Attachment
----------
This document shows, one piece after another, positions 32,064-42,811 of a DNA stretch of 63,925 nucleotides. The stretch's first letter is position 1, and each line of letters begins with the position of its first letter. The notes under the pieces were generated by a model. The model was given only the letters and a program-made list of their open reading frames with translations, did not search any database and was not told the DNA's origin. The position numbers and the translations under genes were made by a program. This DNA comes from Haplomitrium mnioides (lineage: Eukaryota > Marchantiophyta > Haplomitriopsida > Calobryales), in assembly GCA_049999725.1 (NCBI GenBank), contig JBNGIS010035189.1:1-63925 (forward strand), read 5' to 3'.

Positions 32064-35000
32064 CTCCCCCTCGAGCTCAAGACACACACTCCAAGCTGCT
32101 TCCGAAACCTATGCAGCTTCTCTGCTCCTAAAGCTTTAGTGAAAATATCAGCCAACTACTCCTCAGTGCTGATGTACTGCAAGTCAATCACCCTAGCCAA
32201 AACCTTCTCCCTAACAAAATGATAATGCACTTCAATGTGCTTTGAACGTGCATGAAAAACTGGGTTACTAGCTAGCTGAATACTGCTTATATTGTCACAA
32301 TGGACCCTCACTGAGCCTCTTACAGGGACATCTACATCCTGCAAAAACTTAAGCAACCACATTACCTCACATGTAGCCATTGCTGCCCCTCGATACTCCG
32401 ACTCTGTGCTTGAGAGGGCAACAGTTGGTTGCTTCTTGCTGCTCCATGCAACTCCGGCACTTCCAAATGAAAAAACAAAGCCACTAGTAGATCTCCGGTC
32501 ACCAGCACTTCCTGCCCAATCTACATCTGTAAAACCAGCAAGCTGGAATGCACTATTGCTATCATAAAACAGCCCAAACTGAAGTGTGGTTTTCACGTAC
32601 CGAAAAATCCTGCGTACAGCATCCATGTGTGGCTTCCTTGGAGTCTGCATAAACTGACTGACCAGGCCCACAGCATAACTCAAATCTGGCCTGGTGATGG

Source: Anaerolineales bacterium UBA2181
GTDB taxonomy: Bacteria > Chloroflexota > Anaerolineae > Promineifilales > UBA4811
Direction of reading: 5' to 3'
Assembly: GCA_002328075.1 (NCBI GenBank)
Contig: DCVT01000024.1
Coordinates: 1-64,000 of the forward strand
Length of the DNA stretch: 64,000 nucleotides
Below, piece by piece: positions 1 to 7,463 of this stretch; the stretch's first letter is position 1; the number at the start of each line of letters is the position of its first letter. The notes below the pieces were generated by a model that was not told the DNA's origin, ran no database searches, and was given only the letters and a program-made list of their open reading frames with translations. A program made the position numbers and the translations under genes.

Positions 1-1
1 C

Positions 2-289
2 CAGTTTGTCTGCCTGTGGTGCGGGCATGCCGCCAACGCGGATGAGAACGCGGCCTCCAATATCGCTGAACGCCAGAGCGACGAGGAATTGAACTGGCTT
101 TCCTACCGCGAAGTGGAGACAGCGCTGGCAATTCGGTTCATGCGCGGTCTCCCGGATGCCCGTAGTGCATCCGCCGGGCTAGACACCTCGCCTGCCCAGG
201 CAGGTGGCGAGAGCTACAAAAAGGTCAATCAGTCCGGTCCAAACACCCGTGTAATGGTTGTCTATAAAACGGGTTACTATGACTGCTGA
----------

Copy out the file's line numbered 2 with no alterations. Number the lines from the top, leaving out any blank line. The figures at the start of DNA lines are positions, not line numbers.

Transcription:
Positions 32064-35000